East Lothian Courier 14th Sept 2018 read more »

Posted: 17 September 2018

Nuclear Security

Nations must drastically improve cybersecurity protection to guard against thefts of nuclear materials or acts of nuclear sabotage, according to an exhaustive global analysis released 5 September by the nonprofit Nuclear Threat Initiative (NTI). One-third of the 44 countries and Taiwan that possess weapons-usable nuclear materials or have reactors, reprocessing plants, and other nuclear facilities lack even the most basic cyberprotections, the NTI reports in its Nuclear Security Index. And although the US received a high grade for its cyberdefenses, it still needs to improve its overall level of protection.

Physics Today 14th Sept 2018 read more »

Posted: 16 September 2018


Furious British nuclear expert, 73, who appears on Russian state TV claims ‘irritating’ police arrested him on suspicion of making a bomb after he criticised the Government over radiation risks.

Daily Mail 14th Sept 2018 read more »

Devon Live 14th Sept 2018 read more »

Posted: 15 September 2018


Home of British nuclear expert who appears on Russia Today is raided by police – as several officers are taken ill with suspected chemical poisoning. Dr Chris Busby’s home in the sleepy Devon town of Bideford was raided by police. Officers attended the address initially over concerns about a woman’s welfare. But officers complained of feeling unwell and were checked by an ambulance Hazardous Area Response Team. His house was sealed off and the 73-year-old chemicals expert was arrested. Incident is not being linked to the attempted murder of former Russian spy Sergei Skripal and his daughter Yulia in Salisbury in March

Daily Mail 13th Sept 2018 read more »

A radiation scientist has spoken of his anger at being arrested on suspicion of making a bomb. Two police officers “felt unwell” during a visit to Dr Chris Busby’s home in Bideford, Devon, which boasts its own laboratory. The 73-year-old said he was held for 19 hours under the Explosives Act before being released with no further action. Devon and Cornwall Police said its inquiries were about public safety and not criminal matters. Dr Busby said he felt he was being targeted because of his criticism of the government’s current assessment of radiation risks. The force said the affected officers were unharmed and there was no risk to the wider public.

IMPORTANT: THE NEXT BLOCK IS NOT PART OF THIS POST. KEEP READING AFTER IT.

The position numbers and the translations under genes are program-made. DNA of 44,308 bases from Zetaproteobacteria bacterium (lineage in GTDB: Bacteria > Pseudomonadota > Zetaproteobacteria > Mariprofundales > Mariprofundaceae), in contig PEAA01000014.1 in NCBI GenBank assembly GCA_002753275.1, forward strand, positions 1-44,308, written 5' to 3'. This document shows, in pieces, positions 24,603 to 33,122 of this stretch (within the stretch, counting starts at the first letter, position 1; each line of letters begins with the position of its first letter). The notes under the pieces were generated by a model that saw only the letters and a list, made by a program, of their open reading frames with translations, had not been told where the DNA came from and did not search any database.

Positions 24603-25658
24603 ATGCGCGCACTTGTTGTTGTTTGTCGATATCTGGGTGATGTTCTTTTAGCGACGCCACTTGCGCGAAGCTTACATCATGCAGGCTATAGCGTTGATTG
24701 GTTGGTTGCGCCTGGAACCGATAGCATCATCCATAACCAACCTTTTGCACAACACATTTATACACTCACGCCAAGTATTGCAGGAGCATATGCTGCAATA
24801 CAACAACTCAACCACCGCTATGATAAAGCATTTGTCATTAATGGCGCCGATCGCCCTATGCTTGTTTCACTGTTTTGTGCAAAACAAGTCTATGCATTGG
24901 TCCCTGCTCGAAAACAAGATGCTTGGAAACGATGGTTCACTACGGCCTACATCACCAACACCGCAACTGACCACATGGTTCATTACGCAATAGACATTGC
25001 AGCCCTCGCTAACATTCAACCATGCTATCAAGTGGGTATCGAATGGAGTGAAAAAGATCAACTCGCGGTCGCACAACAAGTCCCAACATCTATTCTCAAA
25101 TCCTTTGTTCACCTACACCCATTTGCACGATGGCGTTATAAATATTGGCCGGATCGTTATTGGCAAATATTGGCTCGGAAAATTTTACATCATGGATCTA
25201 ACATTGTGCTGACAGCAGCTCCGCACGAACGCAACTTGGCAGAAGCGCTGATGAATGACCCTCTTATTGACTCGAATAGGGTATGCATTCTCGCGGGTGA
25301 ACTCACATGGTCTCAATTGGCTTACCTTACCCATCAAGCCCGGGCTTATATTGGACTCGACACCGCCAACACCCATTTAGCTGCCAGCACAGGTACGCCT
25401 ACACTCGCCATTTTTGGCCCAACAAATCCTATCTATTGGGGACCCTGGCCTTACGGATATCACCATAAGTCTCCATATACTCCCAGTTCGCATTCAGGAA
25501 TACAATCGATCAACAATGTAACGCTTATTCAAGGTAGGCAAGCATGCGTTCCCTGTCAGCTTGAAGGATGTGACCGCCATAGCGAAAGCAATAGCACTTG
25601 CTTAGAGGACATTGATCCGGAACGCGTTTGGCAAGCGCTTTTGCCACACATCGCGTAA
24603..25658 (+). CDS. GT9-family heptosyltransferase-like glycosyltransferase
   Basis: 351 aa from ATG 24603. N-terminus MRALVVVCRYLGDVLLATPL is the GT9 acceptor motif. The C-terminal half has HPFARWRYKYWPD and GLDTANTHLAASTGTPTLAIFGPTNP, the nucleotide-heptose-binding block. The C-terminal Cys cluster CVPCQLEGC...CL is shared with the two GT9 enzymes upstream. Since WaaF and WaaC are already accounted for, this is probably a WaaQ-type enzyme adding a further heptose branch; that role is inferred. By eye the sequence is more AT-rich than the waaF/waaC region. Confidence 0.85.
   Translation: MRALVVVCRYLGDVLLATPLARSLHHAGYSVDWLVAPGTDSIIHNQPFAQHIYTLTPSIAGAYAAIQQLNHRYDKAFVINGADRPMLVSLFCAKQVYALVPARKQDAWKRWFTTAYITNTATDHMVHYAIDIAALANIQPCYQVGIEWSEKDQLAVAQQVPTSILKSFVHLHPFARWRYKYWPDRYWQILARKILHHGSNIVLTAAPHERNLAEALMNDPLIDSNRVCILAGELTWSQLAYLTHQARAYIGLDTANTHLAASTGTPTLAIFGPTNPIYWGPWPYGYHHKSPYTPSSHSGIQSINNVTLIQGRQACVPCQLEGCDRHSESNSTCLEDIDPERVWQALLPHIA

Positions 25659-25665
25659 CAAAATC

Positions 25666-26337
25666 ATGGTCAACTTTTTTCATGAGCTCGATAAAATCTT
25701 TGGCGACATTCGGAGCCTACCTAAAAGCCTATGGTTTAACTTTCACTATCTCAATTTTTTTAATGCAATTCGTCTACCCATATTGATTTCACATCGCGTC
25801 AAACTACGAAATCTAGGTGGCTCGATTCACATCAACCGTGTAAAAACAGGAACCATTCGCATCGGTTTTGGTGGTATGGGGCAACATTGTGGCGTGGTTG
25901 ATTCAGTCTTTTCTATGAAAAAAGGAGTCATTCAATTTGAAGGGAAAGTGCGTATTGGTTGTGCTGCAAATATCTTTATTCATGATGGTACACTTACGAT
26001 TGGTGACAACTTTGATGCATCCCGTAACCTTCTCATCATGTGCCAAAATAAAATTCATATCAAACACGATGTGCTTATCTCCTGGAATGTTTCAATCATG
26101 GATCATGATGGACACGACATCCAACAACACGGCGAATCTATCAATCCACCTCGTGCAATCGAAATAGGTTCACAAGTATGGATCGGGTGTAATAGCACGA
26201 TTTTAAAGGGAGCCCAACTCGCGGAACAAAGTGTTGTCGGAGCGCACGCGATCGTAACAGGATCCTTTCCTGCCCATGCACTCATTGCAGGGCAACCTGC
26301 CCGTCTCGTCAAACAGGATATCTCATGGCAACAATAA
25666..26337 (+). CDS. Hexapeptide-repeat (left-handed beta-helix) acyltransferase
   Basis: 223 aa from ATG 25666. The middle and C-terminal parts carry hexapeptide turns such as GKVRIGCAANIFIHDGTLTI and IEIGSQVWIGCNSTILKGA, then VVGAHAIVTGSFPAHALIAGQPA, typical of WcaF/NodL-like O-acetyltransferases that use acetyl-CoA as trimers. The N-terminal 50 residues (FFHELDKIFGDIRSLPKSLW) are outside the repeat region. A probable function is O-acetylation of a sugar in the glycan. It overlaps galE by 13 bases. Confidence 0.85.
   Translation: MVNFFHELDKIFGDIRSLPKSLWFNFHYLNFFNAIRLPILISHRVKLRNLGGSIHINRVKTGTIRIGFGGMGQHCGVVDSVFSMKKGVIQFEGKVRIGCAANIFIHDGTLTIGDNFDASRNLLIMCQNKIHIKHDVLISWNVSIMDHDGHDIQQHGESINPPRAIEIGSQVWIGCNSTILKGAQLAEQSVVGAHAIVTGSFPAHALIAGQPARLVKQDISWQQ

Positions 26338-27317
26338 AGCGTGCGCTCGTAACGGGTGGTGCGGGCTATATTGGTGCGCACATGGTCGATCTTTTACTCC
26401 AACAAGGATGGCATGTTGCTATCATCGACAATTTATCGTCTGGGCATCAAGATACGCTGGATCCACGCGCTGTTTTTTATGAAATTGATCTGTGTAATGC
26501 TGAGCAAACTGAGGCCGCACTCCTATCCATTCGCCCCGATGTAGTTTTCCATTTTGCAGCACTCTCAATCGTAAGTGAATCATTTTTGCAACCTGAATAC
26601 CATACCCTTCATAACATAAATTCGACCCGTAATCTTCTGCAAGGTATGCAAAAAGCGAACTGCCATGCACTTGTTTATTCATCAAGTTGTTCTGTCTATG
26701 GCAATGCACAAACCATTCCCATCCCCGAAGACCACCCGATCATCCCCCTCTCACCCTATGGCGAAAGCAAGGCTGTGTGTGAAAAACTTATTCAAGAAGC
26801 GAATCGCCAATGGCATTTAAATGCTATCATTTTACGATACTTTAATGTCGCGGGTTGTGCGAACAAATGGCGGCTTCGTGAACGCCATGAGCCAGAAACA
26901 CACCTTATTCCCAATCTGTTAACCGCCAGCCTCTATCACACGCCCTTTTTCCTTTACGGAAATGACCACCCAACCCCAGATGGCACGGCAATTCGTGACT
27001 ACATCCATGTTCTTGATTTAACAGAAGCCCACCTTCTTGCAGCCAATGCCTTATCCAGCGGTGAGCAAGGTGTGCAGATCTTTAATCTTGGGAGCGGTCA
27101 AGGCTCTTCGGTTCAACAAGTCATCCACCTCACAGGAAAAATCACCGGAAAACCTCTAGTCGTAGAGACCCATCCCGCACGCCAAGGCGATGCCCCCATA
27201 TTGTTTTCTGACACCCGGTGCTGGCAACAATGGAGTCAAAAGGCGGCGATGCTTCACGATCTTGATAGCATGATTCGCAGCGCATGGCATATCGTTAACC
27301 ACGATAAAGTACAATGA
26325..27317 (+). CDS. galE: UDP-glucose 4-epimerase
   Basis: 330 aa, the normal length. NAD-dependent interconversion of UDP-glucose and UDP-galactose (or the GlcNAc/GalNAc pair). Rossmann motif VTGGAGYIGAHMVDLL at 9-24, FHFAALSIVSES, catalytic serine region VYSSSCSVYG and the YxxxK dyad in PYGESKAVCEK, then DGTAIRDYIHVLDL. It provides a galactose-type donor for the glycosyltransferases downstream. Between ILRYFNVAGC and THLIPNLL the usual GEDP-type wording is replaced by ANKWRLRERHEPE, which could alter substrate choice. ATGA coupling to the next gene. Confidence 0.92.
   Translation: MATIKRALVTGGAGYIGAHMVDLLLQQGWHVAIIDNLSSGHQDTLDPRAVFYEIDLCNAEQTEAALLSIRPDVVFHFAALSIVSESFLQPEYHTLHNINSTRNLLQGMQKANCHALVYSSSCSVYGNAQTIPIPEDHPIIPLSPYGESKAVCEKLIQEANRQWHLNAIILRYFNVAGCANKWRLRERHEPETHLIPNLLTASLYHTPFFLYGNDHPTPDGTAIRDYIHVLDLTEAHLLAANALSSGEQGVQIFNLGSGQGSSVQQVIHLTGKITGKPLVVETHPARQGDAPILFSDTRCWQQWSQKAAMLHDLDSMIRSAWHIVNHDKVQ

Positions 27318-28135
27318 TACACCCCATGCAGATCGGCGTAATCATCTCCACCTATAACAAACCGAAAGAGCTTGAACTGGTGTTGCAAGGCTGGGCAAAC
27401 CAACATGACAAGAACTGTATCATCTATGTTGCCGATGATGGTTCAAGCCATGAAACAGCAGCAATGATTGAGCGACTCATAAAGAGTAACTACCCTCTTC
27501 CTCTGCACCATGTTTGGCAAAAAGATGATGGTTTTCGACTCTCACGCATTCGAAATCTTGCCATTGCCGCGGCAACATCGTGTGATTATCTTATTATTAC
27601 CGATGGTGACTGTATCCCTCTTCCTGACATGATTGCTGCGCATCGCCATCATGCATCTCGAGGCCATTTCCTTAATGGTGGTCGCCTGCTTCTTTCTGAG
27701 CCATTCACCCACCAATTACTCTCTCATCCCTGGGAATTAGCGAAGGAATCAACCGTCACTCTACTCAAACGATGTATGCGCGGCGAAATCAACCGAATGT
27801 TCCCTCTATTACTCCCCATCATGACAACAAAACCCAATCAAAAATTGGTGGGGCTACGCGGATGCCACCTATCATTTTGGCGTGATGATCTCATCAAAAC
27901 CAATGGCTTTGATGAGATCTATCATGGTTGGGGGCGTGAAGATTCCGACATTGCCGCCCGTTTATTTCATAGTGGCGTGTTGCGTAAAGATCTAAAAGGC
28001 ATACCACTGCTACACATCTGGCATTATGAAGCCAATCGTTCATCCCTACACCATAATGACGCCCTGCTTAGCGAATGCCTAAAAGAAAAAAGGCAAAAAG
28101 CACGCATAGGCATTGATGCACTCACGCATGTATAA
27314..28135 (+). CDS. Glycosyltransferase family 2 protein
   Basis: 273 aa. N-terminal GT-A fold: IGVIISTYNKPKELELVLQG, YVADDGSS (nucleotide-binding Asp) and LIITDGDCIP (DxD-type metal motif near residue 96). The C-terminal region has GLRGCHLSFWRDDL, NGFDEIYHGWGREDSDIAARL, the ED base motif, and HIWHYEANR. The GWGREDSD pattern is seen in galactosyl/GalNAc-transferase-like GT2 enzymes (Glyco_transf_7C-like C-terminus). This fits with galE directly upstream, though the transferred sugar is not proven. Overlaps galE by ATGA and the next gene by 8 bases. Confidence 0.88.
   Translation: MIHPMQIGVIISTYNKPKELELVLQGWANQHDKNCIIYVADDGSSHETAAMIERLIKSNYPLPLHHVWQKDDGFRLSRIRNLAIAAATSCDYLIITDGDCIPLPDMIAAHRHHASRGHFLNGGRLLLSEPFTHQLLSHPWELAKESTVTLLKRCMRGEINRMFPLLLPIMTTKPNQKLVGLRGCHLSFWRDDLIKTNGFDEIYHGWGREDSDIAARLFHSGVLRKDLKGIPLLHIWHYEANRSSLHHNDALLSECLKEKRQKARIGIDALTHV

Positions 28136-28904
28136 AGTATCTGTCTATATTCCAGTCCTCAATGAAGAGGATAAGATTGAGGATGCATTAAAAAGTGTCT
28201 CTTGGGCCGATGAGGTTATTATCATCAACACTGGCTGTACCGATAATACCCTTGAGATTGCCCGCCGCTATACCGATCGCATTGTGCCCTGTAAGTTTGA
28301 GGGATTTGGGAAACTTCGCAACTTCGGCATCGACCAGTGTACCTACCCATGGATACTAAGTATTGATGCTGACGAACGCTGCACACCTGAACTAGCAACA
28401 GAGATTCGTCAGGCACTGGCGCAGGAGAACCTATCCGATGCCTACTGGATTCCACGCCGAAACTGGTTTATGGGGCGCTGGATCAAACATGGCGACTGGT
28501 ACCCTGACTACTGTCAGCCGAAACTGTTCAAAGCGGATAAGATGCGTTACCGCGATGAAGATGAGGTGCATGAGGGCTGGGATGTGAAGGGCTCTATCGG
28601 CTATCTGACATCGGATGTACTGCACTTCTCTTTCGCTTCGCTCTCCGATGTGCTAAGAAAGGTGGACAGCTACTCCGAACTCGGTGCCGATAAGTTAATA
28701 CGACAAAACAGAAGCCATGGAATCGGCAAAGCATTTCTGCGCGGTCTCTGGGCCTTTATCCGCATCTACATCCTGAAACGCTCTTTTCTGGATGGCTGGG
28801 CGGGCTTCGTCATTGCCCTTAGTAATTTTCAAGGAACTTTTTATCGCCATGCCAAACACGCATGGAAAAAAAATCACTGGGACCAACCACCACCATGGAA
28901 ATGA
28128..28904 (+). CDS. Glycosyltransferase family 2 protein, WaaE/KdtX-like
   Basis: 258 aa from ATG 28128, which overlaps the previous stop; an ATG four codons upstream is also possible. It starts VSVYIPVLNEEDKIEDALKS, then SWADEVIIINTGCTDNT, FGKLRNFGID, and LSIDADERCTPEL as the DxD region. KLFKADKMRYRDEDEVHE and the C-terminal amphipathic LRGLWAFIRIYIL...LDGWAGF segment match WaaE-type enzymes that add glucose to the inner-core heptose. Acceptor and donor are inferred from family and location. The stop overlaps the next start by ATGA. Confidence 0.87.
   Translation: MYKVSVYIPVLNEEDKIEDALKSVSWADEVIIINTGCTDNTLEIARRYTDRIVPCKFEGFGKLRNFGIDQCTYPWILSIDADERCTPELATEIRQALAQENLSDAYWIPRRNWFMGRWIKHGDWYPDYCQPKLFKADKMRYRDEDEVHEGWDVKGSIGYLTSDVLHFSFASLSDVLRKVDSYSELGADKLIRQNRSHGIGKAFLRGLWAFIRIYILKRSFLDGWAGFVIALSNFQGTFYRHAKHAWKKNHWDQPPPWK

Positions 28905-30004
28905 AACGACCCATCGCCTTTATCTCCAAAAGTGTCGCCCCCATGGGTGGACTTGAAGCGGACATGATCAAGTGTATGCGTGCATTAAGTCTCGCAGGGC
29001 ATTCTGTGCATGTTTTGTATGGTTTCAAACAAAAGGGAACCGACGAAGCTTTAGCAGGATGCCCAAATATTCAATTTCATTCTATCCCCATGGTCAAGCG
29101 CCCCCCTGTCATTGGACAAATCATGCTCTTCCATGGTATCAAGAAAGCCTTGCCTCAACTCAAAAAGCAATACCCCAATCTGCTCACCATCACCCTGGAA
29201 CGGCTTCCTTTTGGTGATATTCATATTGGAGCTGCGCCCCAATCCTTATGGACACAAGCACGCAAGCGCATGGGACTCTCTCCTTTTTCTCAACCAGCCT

BBC 13th Sept 2018 read more »

Posted: 14 September 2018


A concrete and grout plant could be built at the former site of an atomic energy research centre in Dorset if plans are approved. The plant, which would be accompanied by an interim curing facility, is being planned for the Magnox Winfrith site in Dorchester. The grout and concrete plant (GCP) is required as part of the decommissioning process at the site, which was previously a steam generating heavy water reactor (SGHWR). The application comes from GVA on behalf of site owner Magnox Ltd. The planning statement for the development said: “The proposed GCP and ICF are required to facilitate the removal of Intermediate Level Waste (ILW) from Winfrith Site. The proposed development is therefore urgently required as part of Magnox’s decommissioning programme.

Insider Media 12th Sept 2018 read more »

Posted: 13 September 2018


Kent’s nuclear power plant, Dungeness B, is closing down one of it’s reactors for 12 weeks to carry out a 30-million pound maintenance program. It will involve 12-thousand pieces of work which are not possible when the reactor is working. Cameras are used for remote access. Around 500 extra staff are on the EDF site to help carry out specialist checks, and replace and upgrade materials.

ITV 10th Sept 2018 read more »

Posted: 11 September 2018